8 Paintings Every Art Lover Must See in Person

Posters and prints just don’t do great works of art justice—especially these. Take a trip to the right museum’s gallery and have a one-on-one with these masterpieces, or wait for the right tour and jump at them.

1. “Wheatfield with Cypresses” by Van Gogh

Anything by Van Gogh is worth seeing in person. The thick swirling brushstrokes make Van Gogh’s scenes look three-dimensional. In Wheatfield with Cypresses, the clouds look like they’re about to float off the canvas. You'll find it in New York City.

2. “A Sunday Afternoon on the Island of La Grande Jatte” by Seurat

Everyone’s seen this image, but it’s a different world in person. Found in Chicago, the painting is massive (almost 7x10 feet). If you step up close, the park will dissolve into a giant stew of dots, revealing a painting technique called pointillism.

3. “Paris Street; Rainy Day” by Gustave Caillebotte

While you’re visiting Chicago, check this one out, too. At 7x9 feet, the life-size painting feels like a portal letting you step onto the streets of Paris.

4. “Water Lilies” by Monet

The wonderful thing about Monet’s series of Water Lilies is that he made so many of them (approximately 250!). They’re spread across the globe and the colors are to die for. Some of the paintings are so big they can consume an entire wall or room.

5. “Garden of Earthly Delights” by Hieronymus Bosch

Painted in the 15th century, the painting is packed with so much symbolism that scholars are still stumped by what it all means. Some of its scenes resemble a surrealist painting, making Bosch’s masterpiece look 400 years ahead of its time. Visit it in Madrid.

6. “The Night Watch” by Rembrandt

The largest painting on this list (12x14 feet), it’s also Rembrandt’s most famous. Visit it in Amsterdam. You might want to hurry, though—the painting has been slashed with knives twice and even sprayed with acid. So see it while it lasts!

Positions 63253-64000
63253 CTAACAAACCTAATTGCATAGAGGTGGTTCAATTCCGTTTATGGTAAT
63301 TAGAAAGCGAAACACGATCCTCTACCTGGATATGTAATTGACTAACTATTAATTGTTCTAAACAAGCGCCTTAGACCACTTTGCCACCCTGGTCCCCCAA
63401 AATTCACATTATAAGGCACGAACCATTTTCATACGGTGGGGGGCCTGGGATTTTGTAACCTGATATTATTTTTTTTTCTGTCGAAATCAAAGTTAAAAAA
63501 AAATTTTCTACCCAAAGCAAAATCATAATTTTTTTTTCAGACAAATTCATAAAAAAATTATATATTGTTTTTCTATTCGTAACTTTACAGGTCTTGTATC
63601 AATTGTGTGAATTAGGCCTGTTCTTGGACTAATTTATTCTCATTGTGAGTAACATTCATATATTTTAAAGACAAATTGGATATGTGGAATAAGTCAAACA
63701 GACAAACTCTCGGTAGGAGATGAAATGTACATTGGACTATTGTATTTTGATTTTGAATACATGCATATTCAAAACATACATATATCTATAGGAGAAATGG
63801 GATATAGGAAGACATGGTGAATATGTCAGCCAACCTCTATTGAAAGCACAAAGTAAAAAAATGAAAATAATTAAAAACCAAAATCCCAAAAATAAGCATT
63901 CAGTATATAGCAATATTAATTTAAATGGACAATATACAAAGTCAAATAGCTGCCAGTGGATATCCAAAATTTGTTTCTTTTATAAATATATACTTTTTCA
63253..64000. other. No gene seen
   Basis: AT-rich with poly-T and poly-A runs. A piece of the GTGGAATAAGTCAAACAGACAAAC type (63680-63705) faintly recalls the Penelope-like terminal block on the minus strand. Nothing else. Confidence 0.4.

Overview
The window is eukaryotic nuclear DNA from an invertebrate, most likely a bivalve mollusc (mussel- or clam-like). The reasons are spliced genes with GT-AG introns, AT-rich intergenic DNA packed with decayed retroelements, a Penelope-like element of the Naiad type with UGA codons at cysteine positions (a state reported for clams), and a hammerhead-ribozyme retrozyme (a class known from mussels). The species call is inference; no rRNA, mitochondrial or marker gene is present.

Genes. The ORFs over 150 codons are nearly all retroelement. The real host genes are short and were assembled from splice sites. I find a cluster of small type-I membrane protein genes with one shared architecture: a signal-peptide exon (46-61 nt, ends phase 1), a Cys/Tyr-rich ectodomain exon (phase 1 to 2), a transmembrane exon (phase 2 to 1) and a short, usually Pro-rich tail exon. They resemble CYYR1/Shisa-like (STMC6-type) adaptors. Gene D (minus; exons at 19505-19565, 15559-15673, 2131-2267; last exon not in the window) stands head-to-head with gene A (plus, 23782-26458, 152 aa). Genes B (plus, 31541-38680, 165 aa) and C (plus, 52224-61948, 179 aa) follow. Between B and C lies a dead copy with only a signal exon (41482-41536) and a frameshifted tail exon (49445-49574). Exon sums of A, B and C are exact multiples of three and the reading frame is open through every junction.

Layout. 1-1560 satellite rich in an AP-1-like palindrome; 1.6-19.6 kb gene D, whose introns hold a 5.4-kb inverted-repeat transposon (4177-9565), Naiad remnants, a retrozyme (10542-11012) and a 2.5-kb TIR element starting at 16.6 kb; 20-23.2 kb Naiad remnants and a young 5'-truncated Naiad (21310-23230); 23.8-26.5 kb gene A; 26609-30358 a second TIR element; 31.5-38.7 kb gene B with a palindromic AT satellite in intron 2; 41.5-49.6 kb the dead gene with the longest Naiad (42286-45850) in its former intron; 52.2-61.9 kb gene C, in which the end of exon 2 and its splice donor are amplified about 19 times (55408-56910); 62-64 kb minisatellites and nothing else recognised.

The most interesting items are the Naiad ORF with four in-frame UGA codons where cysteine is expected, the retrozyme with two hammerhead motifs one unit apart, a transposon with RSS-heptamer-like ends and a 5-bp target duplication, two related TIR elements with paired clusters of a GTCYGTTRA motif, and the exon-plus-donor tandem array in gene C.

7. “The Kiss” by Gustav Klimt

The gold leaf exterior makes this painting well worth the visit. Inspired by the brilliant gold found on Byzantine mosaics, Klimt was the first painter to use gold and silver leaf. The result? Irreproducible beauty. See it in Vienna

8. “Liberty Leading the People” by Eugene Delacroix

Delacroix once said, “If I haven’t fought for my country, at least I’ll paint for her.” So he commemorated the Revolution of 1830 by painting Lady Liberty, who wields a tricolor flag and a musket. If the image looks familiar, there’s a reason: the Statue of Liberty is modeled after it. Find it in Lens, France.

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26 Facts About LEGO Bricks

Since it first added plastic, interlocking bricks to its lineup, the Danish toy company LEGO (from the words Leg Godt for “play well”) has inspired builders of all ages to bring their most imaginative designs to life. Sets have ranged in size from scenes that can be assembled in a few minutes to 5000-piece behemoths depicting famous landmarks. And tinkerers aren’t limited to the sets they find in stores. One of the largest LEGO creations was a life-sized home in the UK that required 3.2 million tiny bricks to construct.

In this episode of the List Show, John Green lays out 26 playful facts about one of the world’s most beloved toy brands. To hear about the LEGO black market, the vault containing every LEGO set ever released, and more, check out the video above then subscribe to our YouTube channel to stay up-to-date with the latest flossy content.

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Of Buckeyes and Butternuts: 29 States With Weird Nicknames for Their Residents
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Tracing a word’s origin and evolution can yield fascinating historical insights—and the weird nicknames used in some states to describe their residents are no exception. In the Mental Floss video above, host John Green explains the probable etymologies of 29 monikers that describe inhabitants of certain states across the country.

Some of these nicknames, like “Hoosiers” and “Arkies” (which denote residents of Indiana and Arkansas, respectively) may have slightly offensive connotations, while others—including "Buckeyes," "Jayhawks," "Butternuts," and "Tar Heels"—evoke the military histories of Ohio, Kansas, Tennessee, and North Carolina. And a few, like “Muskrats” and “Sourdoughs,” are even inspired by early foods eaten in Delaware and Alaska. ("Goober-grabber" sounds goofier, but it at least refers to peanuts, which are a common crop in Georgia, as well as North Carolina and Arkansas.)

Learn more fascinating facts about states' nicknames for their residents by watching the video above.


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